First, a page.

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Download links and information about Passionoia by Black Box Recorder. This album was released in 2003 and it belongs to Electronica, Rock, Pop, Alternative genres. It contains 10 tracks with total duration of 37:51 minutes.

Artist: Black Box Recorder
Release date: 2003
Genre: Electronica, Rock, Pop, Alternative
Tracks: 10
Duration: 37:51
Buy on iTunes $9.90


No. Title Length
1. The School Song 3:41
2. Gsoh Q.E.D 3:46
3. British Racing Green 4:34
4. Being Number One 3:26
5. The New Diana 2:49
6. These Are The Things 3:58
7. Andrew Ridgley 3:47
8. When Britain Refused to Sing 3:14
9. Girls Guide for the Modern Diva 4:09
10. I Ran All the Way Home 4:27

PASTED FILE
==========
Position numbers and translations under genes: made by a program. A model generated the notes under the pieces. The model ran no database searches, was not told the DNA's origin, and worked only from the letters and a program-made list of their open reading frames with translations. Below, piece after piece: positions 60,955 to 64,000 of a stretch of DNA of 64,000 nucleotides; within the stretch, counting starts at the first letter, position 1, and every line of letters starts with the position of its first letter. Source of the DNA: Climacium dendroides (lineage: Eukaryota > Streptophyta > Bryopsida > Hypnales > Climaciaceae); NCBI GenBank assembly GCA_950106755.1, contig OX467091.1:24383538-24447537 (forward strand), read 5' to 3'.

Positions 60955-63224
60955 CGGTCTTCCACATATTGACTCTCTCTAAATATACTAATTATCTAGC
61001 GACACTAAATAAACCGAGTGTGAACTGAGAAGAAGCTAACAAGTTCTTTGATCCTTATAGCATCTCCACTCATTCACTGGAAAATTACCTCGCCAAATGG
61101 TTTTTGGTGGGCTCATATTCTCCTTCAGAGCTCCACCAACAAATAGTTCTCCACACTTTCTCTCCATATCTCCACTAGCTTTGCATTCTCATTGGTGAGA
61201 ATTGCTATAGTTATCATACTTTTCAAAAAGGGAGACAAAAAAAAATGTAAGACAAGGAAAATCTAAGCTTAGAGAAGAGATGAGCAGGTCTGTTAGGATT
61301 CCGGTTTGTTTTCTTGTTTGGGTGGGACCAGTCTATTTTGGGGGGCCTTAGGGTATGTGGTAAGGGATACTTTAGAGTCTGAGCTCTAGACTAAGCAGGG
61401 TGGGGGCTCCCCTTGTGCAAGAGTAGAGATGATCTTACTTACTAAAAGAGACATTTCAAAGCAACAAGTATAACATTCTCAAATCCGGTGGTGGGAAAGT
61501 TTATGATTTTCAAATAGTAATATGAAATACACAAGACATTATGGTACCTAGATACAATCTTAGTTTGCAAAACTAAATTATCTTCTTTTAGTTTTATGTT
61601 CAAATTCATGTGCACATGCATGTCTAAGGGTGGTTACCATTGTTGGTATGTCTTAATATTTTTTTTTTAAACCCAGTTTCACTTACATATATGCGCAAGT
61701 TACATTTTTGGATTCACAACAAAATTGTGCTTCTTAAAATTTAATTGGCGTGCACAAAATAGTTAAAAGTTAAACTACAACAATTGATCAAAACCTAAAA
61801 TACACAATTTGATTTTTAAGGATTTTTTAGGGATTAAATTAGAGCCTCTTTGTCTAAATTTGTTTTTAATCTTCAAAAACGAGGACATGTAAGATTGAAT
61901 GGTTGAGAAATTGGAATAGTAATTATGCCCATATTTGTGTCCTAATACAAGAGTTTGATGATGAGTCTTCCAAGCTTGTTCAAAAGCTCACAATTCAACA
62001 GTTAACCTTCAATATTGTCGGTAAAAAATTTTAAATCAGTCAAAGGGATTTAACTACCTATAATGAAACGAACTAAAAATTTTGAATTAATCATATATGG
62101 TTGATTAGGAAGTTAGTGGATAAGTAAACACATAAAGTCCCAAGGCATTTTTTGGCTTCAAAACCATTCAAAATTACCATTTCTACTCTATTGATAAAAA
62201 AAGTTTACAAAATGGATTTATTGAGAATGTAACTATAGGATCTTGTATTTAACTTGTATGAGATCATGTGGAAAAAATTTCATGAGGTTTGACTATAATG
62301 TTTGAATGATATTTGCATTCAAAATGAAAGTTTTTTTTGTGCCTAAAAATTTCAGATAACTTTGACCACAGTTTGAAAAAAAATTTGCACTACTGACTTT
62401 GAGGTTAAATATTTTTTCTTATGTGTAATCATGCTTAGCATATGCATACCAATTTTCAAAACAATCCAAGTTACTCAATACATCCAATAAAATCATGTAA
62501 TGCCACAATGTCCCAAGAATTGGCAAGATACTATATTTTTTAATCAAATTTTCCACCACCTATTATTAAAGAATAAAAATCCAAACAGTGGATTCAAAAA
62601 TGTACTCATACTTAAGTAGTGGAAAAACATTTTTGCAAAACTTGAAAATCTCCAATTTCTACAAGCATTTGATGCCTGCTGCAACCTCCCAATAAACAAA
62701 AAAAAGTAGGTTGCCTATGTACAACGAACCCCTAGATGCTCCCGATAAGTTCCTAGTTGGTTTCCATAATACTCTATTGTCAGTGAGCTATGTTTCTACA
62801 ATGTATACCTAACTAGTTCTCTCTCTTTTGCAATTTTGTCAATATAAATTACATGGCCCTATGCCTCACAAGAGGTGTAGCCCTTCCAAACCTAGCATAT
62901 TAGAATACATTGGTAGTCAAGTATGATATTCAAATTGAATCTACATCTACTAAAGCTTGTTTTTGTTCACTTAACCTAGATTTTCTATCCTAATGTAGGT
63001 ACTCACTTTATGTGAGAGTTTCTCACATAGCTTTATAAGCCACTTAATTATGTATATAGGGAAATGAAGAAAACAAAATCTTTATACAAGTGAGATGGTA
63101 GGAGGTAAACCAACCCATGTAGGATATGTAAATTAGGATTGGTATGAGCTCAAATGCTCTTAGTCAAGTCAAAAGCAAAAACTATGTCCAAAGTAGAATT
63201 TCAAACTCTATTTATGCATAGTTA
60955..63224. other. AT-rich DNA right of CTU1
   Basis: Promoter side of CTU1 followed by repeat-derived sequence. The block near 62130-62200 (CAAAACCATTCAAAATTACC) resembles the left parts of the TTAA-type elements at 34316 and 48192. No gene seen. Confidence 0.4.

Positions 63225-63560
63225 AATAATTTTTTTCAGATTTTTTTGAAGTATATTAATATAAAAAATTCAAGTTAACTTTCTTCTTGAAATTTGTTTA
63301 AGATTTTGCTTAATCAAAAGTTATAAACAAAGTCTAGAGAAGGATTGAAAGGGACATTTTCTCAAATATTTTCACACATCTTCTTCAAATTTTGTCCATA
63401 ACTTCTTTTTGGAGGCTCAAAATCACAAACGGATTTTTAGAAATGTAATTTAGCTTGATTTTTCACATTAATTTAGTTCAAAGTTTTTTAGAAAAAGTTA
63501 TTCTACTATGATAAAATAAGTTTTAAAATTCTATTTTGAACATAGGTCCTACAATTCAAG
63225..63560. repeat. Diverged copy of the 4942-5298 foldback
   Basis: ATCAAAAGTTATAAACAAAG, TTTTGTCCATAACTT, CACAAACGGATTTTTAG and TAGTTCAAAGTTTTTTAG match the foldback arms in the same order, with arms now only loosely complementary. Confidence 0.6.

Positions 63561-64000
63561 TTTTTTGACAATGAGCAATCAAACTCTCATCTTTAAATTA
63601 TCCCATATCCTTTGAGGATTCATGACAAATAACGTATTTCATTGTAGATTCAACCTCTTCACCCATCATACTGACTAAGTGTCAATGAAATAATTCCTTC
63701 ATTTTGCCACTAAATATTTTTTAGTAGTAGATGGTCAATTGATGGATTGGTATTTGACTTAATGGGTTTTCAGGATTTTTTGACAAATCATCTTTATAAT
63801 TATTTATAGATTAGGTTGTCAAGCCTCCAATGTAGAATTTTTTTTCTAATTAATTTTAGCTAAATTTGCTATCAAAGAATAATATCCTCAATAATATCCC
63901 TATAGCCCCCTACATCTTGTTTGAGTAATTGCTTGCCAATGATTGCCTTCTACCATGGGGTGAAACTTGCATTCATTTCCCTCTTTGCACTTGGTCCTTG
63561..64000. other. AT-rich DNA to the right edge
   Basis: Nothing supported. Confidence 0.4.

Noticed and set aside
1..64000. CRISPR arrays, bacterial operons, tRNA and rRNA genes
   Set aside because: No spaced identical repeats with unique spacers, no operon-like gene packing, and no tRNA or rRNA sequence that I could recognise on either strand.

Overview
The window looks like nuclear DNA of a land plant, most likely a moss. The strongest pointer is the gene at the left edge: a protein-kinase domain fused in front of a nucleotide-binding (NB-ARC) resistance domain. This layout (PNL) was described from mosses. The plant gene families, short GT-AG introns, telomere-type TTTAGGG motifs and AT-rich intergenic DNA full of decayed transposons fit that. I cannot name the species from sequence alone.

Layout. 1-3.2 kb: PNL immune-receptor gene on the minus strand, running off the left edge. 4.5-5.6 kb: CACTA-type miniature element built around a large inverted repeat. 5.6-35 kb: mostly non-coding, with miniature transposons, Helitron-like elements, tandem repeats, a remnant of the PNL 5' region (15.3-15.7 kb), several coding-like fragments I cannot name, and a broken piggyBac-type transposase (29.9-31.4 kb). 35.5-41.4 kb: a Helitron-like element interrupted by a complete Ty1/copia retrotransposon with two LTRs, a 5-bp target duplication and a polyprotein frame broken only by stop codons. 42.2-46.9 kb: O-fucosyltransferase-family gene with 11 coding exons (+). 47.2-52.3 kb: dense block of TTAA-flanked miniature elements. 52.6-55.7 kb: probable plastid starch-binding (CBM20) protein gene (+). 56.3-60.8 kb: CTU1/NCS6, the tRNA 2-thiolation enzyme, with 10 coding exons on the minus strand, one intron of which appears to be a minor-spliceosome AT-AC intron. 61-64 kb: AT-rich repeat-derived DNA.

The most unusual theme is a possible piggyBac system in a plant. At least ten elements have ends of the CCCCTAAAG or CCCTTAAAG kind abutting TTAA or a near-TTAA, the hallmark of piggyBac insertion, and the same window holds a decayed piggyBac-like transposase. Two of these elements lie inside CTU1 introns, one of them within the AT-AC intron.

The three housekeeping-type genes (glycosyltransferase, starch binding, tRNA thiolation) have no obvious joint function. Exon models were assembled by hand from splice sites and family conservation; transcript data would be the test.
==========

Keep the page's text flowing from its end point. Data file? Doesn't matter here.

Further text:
One thing Black Box Recorder has going for them is that one needn't "get" them in order to enjoy the records they make. They work on many levels. On the cover of Passionoia, bikini-clad singer Sarah Nixey blissfully reclines poolside on a sunny day with a drink in hand. A lifeless body floats in that pool. For those who don't realize it's a reference to a party gone wrong that was thrown by English television celebrity Michael Barrymore, it still alludes to what can be expected from the record: Increasingly ornate arrangements as a significant move toward making contemporary dance-pop, but, as always, a fly is in the ointment. Just the same, one needn't consider whether Nixey is being personal or ironic when she confesses her love for Wham!'s other half in "Andrew Ridgley"; on a purely musical level, it's a heavenly pop song akin to Saint Etienne, though lyrical elements that follow make it more like that group's wicked stepsister. John Moore and Luke Haines continue to write the group's songs with themes about childhood, English culture, and observations of the mundane aspects of adult life — and their knives haven't dulled in the least. (Come to think about it, they're often not writing about mundane aspects; they just have a way of making them seem that way, which comes across doubly so, since the songs are filtered through Nixey's iciness.) Black Box Recorder have developed a great deal across their three studio albums. If England Made Me was their stark guitar record and The Facts of Life was their frozen electronic-pop record, then Passionoia is their full-blown dance-pop album — full of buoyant arrangements, meaty rhythms, and glitter-specked choruses. It's just as full-bodied and upfront as "Child Psychology" is sparse and distant. A greater combination of accessibility and subversion would be nearly impossible to imagine.